Officials paint bright future for new finishing trades program | Local

gov. Greg Gianforte tried his luck Tuesday at bridge painting, but never left Helena College’s Airport Campus, as part of a kickoff to a new program starting in April at the college that teaches skills for finishing trades such as painting, drywall, finishing and glazing.

The governor was wearing a virtual reality headset earlier to load a truck and then to paint a bridge, using equipment that will be part of the course by the Finishing Trades Institute of the Upper Midwest (FTIUM).

The program was funded in-part by the Montana Legislature in the 2020-2021 session and was supported by the governor. Tuesday’s news conference highlighted Montana’s newest career and technical education program and showcased innovative high-tech equipment and demonstrations. The $2 million career and technical education program will be a blend of FTIUM, the International Union of Painters and Allied Trades and the college.

“This partnership is a really exciting opportunity for the state of Montana,” said Sandra Bauman, dean and chief executive officer of Helena College University of Montana.

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“We are all better served — the students, the school and our employer partners — when we can combine that academic training with those hands-on skills that you can only get in the workplace,” she said.

John Burcaw, director of academia education for the Finishing Trades Institute Upper Midwest, thanked the state legislature for its $550,000 investment into launching the program.

“This public/private partnership shows how we can really invest in the next generation of workers,” he said, calling it the catalyst for starting the program. He said his school had invested $500,000.

He called the program a “new model of higher education” for the state.

Burcaw said the union apprenticeship program is critical for training a new generation of workers in Montana as plans are to fix infrastructure and for the state to grow. He said there are six apprenticeship programs.

Minnesota-based Finishing Trades Institute of the Upper Midwest says on its website that it is an “educational institute dedicated to developing professional tradespeople, advancing their skills, and certifying their qualifications in the Upper Midwest.”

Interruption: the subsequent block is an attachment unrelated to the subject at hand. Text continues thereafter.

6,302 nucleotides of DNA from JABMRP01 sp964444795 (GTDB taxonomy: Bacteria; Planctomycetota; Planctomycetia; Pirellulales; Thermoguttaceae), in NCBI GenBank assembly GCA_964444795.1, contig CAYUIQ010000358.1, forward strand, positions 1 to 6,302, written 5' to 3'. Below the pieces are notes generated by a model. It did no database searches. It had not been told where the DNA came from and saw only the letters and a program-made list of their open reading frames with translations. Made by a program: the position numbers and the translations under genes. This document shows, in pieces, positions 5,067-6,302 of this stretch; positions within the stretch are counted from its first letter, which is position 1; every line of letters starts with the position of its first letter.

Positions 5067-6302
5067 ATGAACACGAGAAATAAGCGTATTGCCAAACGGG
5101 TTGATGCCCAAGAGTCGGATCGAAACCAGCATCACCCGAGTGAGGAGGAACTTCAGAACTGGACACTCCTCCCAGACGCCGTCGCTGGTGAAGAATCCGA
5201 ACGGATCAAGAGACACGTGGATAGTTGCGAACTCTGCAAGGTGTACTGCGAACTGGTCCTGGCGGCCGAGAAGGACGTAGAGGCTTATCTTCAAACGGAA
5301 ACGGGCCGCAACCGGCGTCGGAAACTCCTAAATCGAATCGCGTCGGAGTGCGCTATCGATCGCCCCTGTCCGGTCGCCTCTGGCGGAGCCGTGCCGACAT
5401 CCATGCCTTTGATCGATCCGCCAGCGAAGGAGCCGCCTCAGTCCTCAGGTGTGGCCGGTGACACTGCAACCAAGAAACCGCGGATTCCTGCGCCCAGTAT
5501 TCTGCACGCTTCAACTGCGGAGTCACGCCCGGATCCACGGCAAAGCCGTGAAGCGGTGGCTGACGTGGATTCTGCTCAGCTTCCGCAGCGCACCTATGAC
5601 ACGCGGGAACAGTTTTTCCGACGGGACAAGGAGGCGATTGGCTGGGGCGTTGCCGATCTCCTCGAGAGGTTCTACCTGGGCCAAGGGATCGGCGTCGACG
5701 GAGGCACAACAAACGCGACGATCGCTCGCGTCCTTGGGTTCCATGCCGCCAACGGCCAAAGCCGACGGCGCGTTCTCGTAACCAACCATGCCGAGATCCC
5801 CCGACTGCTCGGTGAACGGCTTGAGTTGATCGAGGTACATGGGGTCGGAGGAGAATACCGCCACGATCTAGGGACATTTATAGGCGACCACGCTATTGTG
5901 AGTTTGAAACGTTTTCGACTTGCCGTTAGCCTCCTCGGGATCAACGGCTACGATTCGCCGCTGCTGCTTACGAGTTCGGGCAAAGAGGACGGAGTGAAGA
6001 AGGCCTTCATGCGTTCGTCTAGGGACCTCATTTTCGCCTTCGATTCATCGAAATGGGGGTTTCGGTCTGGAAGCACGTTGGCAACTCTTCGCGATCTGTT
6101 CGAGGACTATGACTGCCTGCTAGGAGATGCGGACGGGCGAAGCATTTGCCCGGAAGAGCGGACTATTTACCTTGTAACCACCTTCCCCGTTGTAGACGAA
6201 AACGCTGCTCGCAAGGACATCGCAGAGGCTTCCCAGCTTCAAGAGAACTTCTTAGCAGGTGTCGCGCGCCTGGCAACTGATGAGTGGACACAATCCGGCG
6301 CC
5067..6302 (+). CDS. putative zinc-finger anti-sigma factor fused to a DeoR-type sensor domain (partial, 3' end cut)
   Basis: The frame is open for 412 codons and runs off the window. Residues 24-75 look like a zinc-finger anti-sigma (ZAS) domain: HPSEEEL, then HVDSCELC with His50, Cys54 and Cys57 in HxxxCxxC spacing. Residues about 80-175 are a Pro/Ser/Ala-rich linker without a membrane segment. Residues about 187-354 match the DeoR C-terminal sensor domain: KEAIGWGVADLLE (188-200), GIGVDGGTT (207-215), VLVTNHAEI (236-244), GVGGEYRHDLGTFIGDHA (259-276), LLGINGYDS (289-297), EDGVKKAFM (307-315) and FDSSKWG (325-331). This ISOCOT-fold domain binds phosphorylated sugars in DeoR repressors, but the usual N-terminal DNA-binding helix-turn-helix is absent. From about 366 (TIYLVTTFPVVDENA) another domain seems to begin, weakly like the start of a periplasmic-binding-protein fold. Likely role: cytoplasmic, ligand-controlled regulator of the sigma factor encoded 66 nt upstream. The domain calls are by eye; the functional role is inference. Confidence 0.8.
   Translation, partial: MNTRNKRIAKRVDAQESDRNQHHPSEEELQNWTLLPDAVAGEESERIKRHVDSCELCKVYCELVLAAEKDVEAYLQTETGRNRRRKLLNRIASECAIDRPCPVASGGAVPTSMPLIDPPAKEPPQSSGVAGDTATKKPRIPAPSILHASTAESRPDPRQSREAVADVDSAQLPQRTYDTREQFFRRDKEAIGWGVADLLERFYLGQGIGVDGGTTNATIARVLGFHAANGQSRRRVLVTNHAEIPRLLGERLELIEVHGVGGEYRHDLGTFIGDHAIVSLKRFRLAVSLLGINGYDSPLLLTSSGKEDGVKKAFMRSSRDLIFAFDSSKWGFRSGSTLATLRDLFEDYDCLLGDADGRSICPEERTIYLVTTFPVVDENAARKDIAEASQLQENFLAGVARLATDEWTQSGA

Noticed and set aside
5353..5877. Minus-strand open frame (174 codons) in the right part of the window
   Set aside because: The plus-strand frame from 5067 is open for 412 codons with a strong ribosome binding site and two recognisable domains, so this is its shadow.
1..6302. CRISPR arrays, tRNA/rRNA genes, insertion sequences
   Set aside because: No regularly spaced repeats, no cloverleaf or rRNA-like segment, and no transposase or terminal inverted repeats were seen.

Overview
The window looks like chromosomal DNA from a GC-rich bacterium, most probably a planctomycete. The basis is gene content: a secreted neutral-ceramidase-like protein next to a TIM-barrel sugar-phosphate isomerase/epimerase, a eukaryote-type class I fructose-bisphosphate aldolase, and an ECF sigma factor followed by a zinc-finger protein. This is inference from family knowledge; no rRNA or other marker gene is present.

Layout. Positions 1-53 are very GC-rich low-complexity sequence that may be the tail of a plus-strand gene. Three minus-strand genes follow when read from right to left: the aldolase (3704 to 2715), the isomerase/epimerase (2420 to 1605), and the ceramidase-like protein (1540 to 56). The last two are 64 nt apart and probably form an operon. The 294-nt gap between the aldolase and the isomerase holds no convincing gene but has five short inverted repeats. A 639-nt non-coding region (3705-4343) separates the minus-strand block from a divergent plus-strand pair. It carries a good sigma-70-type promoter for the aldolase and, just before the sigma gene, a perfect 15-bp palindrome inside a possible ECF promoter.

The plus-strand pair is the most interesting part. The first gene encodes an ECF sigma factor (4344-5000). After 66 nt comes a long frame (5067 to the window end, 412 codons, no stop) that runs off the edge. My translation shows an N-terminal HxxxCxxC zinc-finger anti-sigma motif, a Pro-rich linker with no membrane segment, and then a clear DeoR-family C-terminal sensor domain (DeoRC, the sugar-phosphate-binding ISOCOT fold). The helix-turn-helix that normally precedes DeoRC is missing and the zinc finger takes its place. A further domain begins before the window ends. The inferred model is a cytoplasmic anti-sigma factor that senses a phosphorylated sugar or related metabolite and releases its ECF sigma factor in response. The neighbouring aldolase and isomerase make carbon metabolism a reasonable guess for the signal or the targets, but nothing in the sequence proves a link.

Its programs include commercial painter decorator, coating application specialist, drywall finisher, glazier, glassworker and sign technician.

Burcaw said they are an accredited institution and that programs will feature 20-25 students at time and try to keep it an 8-1 student/teacher ratio. He said capacity is unlimited. He said in Minnesota they have 450 apprentices.

Training is 6,000 hours, which takes about three years, and there are 460 hours of classroom instruction. At the end of the program, students get a certificate and associate’s degree college credit. There is no cost for the apprenticeship. He said in Minnesota they charge $400 for classroom instruction.

Burcaw said the average starting salary is $20 per hour.

He said later the school plans to build a 20,000-square-foot building on two acres it will lease from the airport to be used for hands-on training. He estimated the cost of the project to be $1 million.

Charlie Meadows, business manager of the International Union of Painters and Allied Trades, said his organization also donated $500,000.

“We are excited to bring these opportunities here to build a brighter future and create a pathway to a better life for hundreds of working men and women,” he said.

In total, the union groups have donated $1.5 million.

gov. Greg Gianforte thanked GOP Reps. Llew Jones of Conrad and David Bedey of Hamilton for getting the funding into House Bill 2.

gov. Greg Gianforte operates a paint sprayer simulator on Tuesday at Helena College during an event announcing a new program focused on finishing trades.

THOM BRIDGE, Independent Record

He said many good-paying jobs require specialized training, and investing in these jobs allow people to earn a great living and help build homes to help the state deal with a housing shortage and create opportunities in Montana.

Gianforte said trades education is important to the future of Montana.

The governor then participated in a simulation with a virtual reality headset in which he operated a boom lift and did another exercise in which he painted a bridge. Large TV screens showed the governor’s progress.

In terms of running a boom lift, it showed that he had made several errors.

“Did I kill anyone?” he asked.

The instructor told him no.

He then painted a bridge, holding a gadget that looked something like a virtual paint sprayer. While he was no Rembrandt, he had better success than being a boom lift operator. The screen showed him what areas had too much paint and too little and what areas were just right.

Assistant editor Phil Drake can be reached at 406-231-9021.

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